Still, the Kiwi was the third worst-performing currency this week. And looking at the chart above, the Kiwi broadly weakened on Tuesday. In fact, many Kiwi pairs suffered their largest loss on Tuesday. And the Kiwi’s weakness was apparently due to the rather sharp drop in the New Zealand Institute of Economic Research (NZIER) business confidence index (17 vs. 28 previous), since there’s wasn’t really anything else, aside from the risk aversion at the time.
According to the details of the report, “Confidence fell in all sectors surveyed, but sentiment remains positive in the building sector, with a net 31 percent of businesses expecting an improvement in economic conditions over the coming months.”
Weakening confidence in all sectors is obviously a bad thing, but strong confidence in the building sector, while looking good on the surface, is actually a bad thing, since the RBNZ has been raising concerns about a potential housing bubble.
Furthermore, NZIER noted that “Businesses are also finding it easier to raise prices, particularly in the building sector.” This is great news for inflation, but higher prices in the building sector ain’t exactly good, since that would only contribute to a housing bubble.
The Canadian Dollar
Oil extended its gains this week (chart for oil is inverted), but instead of kicking butt and taking names, the Loonie ended up mixed and was even a net loser. What’s up with that weirdness, yo?
- U.S. WTI crude oil up (CLG6) by 3.38% to $52.13 per barrel for the week
- Brent crude oil up (LCOH6) by 4.54% to $55.23 per barrel for the week
Well, looking at the chart above, the Loonie diverged from oil on Monday and Tuesday, since the Loonie showed significant weakness while oil only dipped a little on news that oil production in Libya was restarting after armed protests led to disruptions during the previous week.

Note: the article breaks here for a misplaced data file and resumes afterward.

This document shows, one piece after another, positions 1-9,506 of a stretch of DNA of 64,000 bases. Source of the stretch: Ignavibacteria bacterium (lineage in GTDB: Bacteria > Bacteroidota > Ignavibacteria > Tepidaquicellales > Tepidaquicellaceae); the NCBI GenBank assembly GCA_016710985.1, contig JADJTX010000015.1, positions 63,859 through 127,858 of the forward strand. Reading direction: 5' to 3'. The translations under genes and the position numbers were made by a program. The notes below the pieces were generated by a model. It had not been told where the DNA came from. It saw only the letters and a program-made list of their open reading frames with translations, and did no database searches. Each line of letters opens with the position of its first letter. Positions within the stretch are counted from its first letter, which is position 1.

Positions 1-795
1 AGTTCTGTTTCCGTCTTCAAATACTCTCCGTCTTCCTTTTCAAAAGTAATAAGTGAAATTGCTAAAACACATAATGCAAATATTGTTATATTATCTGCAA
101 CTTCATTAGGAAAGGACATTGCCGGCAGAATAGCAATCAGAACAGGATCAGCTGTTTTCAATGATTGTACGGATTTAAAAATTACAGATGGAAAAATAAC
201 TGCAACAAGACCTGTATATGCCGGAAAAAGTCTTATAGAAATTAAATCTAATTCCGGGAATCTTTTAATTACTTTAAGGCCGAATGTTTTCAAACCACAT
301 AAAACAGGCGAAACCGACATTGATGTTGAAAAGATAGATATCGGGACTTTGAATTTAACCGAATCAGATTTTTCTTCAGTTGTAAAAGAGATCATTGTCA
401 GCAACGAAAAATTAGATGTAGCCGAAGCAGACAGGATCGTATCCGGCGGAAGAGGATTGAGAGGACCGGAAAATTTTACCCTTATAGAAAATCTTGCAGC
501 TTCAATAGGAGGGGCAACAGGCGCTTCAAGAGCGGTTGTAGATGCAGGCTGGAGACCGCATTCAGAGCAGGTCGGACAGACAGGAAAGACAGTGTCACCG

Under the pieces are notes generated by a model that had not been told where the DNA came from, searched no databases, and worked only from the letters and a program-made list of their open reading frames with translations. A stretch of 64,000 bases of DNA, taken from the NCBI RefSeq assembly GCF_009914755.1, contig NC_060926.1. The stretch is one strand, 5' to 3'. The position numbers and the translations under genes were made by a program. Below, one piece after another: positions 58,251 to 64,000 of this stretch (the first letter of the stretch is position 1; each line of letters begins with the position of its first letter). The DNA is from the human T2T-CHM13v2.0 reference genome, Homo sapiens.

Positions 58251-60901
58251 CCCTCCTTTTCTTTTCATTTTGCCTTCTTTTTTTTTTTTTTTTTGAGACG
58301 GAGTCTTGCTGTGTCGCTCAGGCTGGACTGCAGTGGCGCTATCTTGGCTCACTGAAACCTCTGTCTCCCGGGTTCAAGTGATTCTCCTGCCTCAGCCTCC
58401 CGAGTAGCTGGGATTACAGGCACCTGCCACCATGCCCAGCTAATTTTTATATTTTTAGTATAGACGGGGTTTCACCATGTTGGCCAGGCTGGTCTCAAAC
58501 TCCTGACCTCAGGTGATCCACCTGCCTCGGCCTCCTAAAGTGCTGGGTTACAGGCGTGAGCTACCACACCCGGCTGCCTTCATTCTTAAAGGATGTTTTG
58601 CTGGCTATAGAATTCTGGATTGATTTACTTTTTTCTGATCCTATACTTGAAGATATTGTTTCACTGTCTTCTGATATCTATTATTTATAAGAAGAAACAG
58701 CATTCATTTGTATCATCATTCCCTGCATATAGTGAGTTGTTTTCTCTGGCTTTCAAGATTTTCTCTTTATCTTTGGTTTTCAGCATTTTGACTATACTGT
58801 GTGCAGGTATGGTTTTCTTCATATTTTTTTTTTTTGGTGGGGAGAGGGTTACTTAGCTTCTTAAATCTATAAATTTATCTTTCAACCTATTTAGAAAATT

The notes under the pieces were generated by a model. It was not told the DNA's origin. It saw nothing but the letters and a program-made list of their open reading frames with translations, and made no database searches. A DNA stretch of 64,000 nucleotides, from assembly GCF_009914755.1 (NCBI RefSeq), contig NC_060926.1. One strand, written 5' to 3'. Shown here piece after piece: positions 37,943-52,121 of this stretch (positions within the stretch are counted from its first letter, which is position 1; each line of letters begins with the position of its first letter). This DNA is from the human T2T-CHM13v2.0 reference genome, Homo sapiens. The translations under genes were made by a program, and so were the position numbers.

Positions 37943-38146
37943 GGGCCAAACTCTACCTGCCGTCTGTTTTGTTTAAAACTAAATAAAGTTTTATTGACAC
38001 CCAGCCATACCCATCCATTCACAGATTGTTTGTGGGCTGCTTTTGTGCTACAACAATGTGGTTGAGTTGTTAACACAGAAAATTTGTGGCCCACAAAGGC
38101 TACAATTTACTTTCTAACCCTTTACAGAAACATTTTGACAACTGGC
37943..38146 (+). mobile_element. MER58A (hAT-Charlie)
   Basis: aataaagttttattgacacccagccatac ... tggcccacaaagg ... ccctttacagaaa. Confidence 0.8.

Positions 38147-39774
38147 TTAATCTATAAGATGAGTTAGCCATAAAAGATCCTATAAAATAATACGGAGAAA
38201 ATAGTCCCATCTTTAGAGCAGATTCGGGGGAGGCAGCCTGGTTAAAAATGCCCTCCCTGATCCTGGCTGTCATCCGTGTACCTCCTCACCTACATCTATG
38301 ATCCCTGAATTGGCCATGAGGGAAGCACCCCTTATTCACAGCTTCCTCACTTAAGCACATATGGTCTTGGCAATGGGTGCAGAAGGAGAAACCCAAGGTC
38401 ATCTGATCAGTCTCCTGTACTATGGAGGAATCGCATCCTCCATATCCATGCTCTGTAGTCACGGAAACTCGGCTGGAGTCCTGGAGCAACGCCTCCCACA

As to why the Loonie showed significant weakness, well, it looks like forex traders were opening preemptive bets ahead of the BOC’s business outlook survey and Canada’s trade report since the reaction to those reports was only minimal, but price action hours before the report were relatively substantial.
With that said, the BOC’s business outlook survey turned out to be upbeat overall, with higher investment and employment intentions. However, the survey also noted the following:
“Firms anticipate little momentum in input and output prices because of still-important competitive pressures. Inflation expectations remain concentrated in the lower half of the Bank’s inflation-control range, although they have edged up marginally.”
In short, business inflation expectations are still subdued, which means both prices and wages likely won’t be lifting off anytime soon. This reinforces the BOC’s pessimistic stance during the March BOC statement when it shrugged off the recent rise in inflation by saying that it “will be temporary.
Moving on to Canada’s trade report, traders were likely betting heavily that Canada’s trade data would be a disappointment. After all, the BOC downplayed January’s strong trade data by saying during the March BOC statement that “exports continue to face the ongoing competitiveness challenges.”
And as it turns out, the BOC and the preemptive Loonie shorts were right, since Canada printed a $972 million deficit in February, thanks to the 2.4% slump in exports. Worse, the slump in exports was widespread, with declines reported in 8 of 11 sections.
Loonie bears who were late to the party tried to weaken the Loonie further after the release of the trade report. However, oil prices were in rally mode at the time, thanks to speculation that U.S. oil inventories would report a draw, market analysts say. As a result, the Loonie began to reluctantly show signs of recovery on some pairs.
The Loonie’s recovery was cut short on Wednesday, however, since U.S. oil inventories actually printed an increase of 1.6 million barrels. No worries, though, since oil bounced back on Thursday, which baffled market analysts because there was no apparent catalyst and made no fundamental sense.